We saw Adele this year, yes we did! It was truly amazing – what a talent. Her voice was in perfect shape. The songs she close spanned her catalog sounding as good as or better than the original studio versions. Adele generally stood in place, whether main or b stage, swaying or turning a bit while her image was projected on front and rear stage screens to get everyone in the audience a great view. What was unexpected for this uninitiated punter is just how personable and funny Adele is. She greeted fans warmly, even pulling one couple on stage for selfies. She told stories from different points in her career, often in a self-deprecating way that was very endearing. There was a lot of this between song chatter, but it never wore thin, particularly since so many of her tracks are melancholic, a fact Adele herself pointed out, admitting that a lot of her songs are depressing. Yet there were enough upbeat songs in the playlist, and between those and the banter, there was a celebratory air in the room.


The Who


We caught the most recent, maybe last tour, of the Who, one which comes at the heels of the seminal band’s 50th anniversary, and wherein they ”play the hits.” The Who, after a delay a several months, made it to the Oakland Arena here in the San Francisco Bay Area last week on May 19, 2016. The delay was due to health issues with singer Roger Daltrey, which involve his voice, limiting his ability to sing on consecutive nights, causing quite a logistical challenge during the tour. The show was fabulous. Daltry is still in fantastic shape, a real inspiration for clean living and fitness! Townsend still hits his vocal marks and his guitar technique is immaculate. Though he understandably does not leap into the air as in times past, he still executes his windmill-arm attack on the frets mightily. And he has attitude to spare. We were lucky recipients!

Rockin’ the City of Angels during the Tommy tour:

Photo (c) Neal Preston


Alice Cooper


Of the many rock groups in the 70s that strove to stage a theatrical performance, Alice Cooper stands among those that invested significant time and energy in the pursuit. “We were trying to create something that hadn’t been done. And what hadn’t been done is nobody took the lyrics and brought them to life…. you use the stage as a canvas. It’s all vaudeville and burlesque” according to Cooper. The man brought his crack band, stage props, dancers and costumes to San Francisco this year. While much of the stagecraft has been presented consistently throughout the years, the show is amazingly well rehearsed yet still fresh — a sonic and visual success. Musically, this was a straight-on hard-rocking show, highlighting the chops of the band’s three guitarists, most notably L.A. resident Nita Strauss, whose searing solos and flowing blonde hair punctuated many of the most metal-laden tracks. Cooper sustained his own still-intact gravelly vocals from start to finish, enthralling the crowd as the well-fashioned master of macabre ceremonies. The set list was peppered with some deep cuts and many hits like “I’m Eighteen,” “School’s Out” and “No More Mr. Nice Guy,” along with encore “Elected” during which Cooper made a fairly good case for his election to U.S. President, as a third-party candidate fronting the “Wild Party.” If only he had actually run and won!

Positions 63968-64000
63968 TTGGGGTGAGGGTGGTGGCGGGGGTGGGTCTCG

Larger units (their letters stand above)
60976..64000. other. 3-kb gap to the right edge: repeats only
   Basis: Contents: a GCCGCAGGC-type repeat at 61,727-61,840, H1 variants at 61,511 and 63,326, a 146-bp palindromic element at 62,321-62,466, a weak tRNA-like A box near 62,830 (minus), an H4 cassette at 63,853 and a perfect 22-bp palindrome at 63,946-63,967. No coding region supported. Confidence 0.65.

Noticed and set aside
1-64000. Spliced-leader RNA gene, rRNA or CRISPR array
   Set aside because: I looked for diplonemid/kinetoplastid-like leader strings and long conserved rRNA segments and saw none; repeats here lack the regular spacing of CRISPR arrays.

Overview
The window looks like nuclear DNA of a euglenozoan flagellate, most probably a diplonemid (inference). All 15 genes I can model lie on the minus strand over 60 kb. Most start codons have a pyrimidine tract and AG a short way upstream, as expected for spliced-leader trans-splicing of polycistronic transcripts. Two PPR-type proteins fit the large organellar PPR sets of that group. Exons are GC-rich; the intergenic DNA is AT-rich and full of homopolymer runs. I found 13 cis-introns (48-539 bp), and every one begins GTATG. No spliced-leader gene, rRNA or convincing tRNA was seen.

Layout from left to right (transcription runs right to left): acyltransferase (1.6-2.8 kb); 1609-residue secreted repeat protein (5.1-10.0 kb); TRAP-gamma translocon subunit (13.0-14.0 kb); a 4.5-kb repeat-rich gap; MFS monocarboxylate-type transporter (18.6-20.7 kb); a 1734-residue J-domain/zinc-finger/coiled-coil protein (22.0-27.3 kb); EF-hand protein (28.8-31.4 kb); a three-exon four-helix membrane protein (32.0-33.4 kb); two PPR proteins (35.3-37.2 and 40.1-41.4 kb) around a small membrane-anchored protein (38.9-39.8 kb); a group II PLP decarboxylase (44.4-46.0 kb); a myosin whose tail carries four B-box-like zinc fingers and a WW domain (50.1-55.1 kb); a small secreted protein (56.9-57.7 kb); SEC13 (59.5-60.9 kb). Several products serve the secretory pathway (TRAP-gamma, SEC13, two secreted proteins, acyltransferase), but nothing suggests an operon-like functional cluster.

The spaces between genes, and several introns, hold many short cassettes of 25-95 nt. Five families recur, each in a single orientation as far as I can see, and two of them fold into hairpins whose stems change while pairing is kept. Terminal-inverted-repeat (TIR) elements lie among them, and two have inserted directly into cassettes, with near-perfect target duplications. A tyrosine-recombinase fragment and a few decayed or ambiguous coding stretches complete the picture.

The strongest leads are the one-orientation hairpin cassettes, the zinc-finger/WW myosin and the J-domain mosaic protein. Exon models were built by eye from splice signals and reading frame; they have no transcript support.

Rockin’ the City of Angels during the Welcome to my Nightmare tour:



Bad Company